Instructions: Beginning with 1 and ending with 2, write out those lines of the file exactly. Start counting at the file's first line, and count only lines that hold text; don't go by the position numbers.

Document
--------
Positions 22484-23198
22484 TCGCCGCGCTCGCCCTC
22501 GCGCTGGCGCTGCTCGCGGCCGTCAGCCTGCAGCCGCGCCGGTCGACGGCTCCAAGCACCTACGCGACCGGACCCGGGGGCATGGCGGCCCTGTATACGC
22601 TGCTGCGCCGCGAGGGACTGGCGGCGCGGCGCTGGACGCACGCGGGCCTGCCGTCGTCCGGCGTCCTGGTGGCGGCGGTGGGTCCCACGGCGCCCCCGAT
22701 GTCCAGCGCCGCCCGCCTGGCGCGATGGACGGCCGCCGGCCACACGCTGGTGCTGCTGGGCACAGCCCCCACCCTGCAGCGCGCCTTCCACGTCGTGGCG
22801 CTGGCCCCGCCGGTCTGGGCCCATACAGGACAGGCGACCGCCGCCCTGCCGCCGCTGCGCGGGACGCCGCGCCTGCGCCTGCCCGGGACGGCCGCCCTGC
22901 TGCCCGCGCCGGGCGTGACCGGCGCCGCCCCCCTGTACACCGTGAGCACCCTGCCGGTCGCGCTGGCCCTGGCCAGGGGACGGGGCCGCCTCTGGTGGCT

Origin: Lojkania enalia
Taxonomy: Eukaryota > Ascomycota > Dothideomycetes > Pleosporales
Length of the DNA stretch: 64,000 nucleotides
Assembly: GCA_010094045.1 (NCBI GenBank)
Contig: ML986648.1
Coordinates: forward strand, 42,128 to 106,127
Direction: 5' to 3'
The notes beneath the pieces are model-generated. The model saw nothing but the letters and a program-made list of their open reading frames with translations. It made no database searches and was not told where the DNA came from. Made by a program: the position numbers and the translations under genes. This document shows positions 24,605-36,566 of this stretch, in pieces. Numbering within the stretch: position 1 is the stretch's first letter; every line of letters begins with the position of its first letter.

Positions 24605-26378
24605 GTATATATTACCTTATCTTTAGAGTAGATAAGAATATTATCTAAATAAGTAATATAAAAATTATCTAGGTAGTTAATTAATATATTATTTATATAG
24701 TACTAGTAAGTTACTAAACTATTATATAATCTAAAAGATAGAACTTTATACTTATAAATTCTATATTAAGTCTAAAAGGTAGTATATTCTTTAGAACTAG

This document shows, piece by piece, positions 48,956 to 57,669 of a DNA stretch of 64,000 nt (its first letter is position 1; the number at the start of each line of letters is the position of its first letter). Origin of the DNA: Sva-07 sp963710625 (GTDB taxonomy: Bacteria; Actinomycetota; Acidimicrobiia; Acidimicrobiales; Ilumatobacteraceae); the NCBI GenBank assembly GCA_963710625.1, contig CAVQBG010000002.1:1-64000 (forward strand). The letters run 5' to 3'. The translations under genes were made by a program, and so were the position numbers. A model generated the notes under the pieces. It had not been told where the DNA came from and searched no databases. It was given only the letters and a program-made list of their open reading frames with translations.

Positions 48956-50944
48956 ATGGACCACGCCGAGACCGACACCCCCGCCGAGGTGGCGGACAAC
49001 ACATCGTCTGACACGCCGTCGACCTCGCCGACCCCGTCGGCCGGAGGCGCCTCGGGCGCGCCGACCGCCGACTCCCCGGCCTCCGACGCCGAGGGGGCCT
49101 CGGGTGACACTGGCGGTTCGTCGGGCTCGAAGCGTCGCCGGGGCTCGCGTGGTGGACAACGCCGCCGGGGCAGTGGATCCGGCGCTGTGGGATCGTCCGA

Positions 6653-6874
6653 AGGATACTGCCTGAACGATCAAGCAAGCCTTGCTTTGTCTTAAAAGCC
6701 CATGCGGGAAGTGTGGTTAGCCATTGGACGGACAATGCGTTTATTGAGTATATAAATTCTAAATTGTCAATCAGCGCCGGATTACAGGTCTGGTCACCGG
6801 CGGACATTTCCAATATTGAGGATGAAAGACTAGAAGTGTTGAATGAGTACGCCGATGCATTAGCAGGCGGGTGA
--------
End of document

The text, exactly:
Positions 22484-23198
22484 TCGCCGCGCTCGCCCTC